My comments at the 5/25/17 public hearing

At the Albemarle County School Board public hearing on Thursday, May 25th, I and many other members of the community spoke about the need to keep B.F. Yancey Elementary School open. Unfortunately, later that evening the board voted 2-5 to consolidate Yancey. Although I am disappointed by this decision, I believe that it is important now to focus on supporting the students and families affected by this decision.

My remarks from Thursday’s meeting are below:

Good evening Dr. Acuff and members of the board.

My names is Julian Waters. I live at 2611 Holkham Drive.

Tonight is the third meeting which directly discusses the possibility of closing Benjamin Franklin Yancey Elementary school. I, like many others, find myself somewhat confused trying to digest the rapid pace of the discussion. While I understand the struggles that Yancey is facing, I don’t believe that accelerating the decision making process aids anyone. As Mr. Koleszar said at the April 27th meeting in which closing Yancey was first discussed, ‘Whenever we shortchange the process we betray the trust which we hold with the community’. Conversations around Yancey take on an entirely new meaning when they are directly in the context of closing the school, and I don’t believe it’s fair to anyone involved for the decision making process to move forward this rapidly.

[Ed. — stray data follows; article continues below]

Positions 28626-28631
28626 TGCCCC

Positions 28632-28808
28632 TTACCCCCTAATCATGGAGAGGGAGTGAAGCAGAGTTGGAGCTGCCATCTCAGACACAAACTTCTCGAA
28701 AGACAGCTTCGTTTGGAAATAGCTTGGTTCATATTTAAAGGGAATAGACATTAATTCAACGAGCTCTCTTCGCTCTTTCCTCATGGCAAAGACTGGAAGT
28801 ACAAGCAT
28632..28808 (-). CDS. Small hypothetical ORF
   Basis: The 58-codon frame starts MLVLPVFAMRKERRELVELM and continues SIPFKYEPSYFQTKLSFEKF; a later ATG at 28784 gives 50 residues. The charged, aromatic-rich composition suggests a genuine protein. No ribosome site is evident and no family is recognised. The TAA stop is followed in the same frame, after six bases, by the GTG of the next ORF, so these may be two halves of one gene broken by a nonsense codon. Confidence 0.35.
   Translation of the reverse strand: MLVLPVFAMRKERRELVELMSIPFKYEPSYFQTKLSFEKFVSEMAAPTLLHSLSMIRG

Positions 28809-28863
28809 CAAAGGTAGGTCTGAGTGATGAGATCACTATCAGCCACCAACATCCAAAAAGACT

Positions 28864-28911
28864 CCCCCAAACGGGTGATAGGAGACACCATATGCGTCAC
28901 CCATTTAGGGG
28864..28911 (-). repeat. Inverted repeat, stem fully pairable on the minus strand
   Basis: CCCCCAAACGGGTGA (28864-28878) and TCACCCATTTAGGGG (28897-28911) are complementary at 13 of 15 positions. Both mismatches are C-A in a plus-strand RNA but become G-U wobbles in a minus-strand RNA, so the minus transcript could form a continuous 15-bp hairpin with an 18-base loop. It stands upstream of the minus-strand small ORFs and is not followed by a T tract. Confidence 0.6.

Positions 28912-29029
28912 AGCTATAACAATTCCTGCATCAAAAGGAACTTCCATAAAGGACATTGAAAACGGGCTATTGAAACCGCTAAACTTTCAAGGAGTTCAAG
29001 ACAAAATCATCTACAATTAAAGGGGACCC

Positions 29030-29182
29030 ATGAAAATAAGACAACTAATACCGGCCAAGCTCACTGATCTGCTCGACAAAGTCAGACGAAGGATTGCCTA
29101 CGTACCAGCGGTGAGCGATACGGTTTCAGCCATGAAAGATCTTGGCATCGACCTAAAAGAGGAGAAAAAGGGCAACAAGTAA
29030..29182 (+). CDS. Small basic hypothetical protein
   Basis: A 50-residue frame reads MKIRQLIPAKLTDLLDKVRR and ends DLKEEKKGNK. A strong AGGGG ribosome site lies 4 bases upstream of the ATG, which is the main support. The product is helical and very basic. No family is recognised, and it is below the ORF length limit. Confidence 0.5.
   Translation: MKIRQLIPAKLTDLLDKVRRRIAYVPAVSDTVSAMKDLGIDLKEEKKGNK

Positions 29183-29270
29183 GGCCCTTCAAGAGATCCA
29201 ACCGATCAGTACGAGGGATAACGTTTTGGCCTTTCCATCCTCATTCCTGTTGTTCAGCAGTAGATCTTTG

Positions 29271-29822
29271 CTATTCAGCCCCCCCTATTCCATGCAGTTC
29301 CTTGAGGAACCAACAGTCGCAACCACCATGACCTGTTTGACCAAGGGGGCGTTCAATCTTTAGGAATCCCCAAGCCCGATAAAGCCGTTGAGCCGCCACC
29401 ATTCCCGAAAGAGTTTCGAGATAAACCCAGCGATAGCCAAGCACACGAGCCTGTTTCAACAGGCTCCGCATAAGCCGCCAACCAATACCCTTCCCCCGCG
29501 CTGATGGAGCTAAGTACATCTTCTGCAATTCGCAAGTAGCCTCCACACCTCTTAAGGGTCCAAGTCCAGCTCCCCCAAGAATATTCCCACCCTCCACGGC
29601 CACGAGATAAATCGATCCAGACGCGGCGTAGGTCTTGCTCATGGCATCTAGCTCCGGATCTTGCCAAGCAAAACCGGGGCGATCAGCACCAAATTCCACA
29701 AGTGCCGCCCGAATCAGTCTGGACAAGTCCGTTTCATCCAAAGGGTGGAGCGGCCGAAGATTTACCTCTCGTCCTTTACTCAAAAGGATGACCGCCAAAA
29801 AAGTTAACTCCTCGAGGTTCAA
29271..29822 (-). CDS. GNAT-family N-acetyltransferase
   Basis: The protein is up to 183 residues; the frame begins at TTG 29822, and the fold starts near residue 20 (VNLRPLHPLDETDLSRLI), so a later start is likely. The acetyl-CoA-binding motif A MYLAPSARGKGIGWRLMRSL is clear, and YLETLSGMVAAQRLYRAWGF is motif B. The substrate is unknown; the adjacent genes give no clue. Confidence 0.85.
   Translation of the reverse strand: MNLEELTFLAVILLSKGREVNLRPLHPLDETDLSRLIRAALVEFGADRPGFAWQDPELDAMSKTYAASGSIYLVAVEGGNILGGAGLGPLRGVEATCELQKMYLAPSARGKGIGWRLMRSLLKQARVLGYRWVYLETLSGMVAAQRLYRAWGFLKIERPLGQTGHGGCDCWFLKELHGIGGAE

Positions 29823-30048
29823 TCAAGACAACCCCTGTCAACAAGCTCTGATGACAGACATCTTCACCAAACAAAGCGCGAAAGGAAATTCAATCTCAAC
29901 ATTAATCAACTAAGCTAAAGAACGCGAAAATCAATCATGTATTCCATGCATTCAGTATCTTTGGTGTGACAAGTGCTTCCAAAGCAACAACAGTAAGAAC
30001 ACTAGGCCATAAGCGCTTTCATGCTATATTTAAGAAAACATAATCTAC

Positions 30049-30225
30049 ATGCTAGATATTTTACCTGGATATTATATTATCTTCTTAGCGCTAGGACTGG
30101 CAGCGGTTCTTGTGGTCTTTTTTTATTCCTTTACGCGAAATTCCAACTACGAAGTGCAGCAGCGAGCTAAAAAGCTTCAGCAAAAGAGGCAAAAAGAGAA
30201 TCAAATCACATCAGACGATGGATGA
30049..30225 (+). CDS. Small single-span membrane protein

I’d also like to refute the notion of ‘throwing money’ at Yancey. As a priority school, and as a school with a large amount of disadvantaged students, higher costs should be expected. Yancey has faced severe septic system issues in recent years, and the school itself has not received any recent school improvement projects, compared to Greer elementary, which has a similar makeup of disadvantaged students, which has received over 50 according to data shown at the last board meeting. It is clear that Yancey has not been afforded to modernization or improvement opportunities that have been given to other schools in the district, and this in itself creates an unequitable divide.

There are also budgetary implications to consider- how much, if at all, does closing Yancey affect the just recently approved budget? Are there changes that need to be made in order to accommodate for the relocation of students and staff? Have the budgetary and logistical implications been studied when considering closing Yancey at the end of this school year?

I don’t mean to sweep under the rug the dire situation that Yancey faces both in terms of enrollment and accreditation status, but the fast pace of discussion and the just recent talk of closing Yancey leads me to believe that not all options have been fully considered, and it is out of concern for the students and parents of all schools involved that I ask the board to keep Yancey open and explore alternative possibilities.

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